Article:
Unlike the safety spot, it appears the Badgers have depth at cornerback. Gaulden has been touted since he arrived three years ago, but has struggled to stay healthy because of knee problems. If Gaulden can stay healthy, he could end up challenging for the nickel job.
Stating that all junior college players his program recruits will get a chance to compete for playing time, Andersen will give Reynard a chance to show his abilities, especially since the JUCO has experience at both corner and safety.
Shelton is another intriguing prospect. Graduating from high school a semester early, Shelton turned in a solid spring game and could play himself into a bigger role in the fall. While he may struggle when he goes up against the bigger and stronger receivers in the Big Ten, Shelton has been working to get his weight and strength up. Shelton will need to continue to get bigger but should be able to hold his own at the line of scrimmage if he can continue to add good weight.
Even with so many question marks, first year secondary coach Bill Busch is confident in his group this coming fall.
"The first thing that they've done is their care factor is off the charts," Busch said during the spring. "Everything they do they care about. Their mental effort is the same as their physical effort, which is great. They care, they work extra, they ask the right questions, all those things, so that's a big plus for me. That's what excited me the most about them right there. Nobody is afraid. They are a physical group. I don't have any concerns about them."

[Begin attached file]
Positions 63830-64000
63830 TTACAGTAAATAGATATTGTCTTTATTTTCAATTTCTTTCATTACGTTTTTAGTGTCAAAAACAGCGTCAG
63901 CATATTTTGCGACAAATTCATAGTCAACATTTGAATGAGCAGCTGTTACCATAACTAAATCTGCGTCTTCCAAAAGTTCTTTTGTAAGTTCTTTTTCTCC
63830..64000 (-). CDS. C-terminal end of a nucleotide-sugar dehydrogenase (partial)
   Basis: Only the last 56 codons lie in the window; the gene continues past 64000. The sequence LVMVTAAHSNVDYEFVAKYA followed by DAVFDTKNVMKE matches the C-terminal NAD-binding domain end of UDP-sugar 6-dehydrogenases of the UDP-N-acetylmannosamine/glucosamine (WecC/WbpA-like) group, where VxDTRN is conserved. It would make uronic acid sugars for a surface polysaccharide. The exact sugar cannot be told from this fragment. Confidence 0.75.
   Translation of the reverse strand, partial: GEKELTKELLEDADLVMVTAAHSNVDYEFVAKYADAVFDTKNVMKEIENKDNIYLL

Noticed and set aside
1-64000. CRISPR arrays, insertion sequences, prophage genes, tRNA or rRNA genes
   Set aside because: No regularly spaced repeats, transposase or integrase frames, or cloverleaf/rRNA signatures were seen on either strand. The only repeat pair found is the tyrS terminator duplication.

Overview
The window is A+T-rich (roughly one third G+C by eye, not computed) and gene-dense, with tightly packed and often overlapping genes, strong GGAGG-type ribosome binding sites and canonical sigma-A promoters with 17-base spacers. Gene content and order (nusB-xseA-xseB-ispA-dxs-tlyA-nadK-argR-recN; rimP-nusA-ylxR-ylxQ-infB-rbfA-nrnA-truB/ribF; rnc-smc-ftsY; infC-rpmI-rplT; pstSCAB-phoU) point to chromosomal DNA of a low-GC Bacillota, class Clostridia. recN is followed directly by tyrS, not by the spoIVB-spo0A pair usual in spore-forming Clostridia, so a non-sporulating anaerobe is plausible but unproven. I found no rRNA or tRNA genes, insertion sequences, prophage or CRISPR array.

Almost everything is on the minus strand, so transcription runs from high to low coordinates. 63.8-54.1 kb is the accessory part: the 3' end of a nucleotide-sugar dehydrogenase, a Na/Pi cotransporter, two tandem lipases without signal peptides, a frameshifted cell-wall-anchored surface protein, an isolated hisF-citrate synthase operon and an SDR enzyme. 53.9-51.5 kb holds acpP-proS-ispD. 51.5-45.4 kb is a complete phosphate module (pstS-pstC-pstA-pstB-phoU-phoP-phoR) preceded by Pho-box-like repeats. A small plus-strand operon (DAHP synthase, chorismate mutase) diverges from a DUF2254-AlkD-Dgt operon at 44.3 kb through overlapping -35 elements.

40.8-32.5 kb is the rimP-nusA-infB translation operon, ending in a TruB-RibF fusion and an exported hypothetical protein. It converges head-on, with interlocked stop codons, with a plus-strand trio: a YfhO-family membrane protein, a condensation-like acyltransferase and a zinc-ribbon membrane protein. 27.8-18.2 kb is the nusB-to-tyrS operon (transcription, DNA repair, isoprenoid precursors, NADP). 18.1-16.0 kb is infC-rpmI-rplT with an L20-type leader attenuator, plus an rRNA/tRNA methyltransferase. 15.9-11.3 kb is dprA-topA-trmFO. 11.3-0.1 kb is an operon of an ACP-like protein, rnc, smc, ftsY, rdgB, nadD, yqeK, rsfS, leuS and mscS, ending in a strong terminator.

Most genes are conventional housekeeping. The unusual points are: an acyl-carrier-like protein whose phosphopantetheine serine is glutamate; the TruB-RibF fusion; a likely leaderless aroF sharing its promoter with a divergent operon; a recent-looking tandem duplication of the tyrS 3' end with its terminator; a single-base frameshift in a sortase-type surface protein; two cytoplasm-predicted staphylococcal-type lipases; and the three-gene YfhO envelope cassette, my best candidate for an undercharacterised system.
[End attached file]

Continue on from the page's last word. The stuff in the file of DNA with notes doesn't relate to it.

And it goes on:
One Burning question: Who starts opposite of Southward?
The Badgers have options at the safety position but there isn't a lot of experience. Trotter will get his chance to show why he deserves the starting spot but I don't necessarily think he'll last as the full time starter. I think he'll win the spot out of camp due to his experience, but I have a feeling as the season progresses someone else may step up and over take Trotter at safety.
Biggest Strength: Cornerbacks. Even though there are question marks heading into fall camp with the corners, the group has a chance to be a real strength of the defense. Even though Jean and Hillary haven't started a game for Wisconsin they still have seen significant action. For Wisconsin, it's about the duo staying healthy and getting more games under their belt. As the season progresses Jean and Hillary confidence will only continue to grow.
Biggest Problem Area: Creating turnovers. The Badgers were able to generate eight interceptions a year ago but Smith had four of them. Who is going to step up and help create turnovers for the defense? Southward is the only player returning to the secondary that had an interception a year ago and he only has one.
Final thought: For the last few seasons, the secondary has been the one area of weakness for the Badgers, getting beat on deep passes two seasons ago and getting torched by the wheel route in games last season. If the Badgers can find answers to the question marks in the secondary it could help keep the Badgers in games and take this team to another level.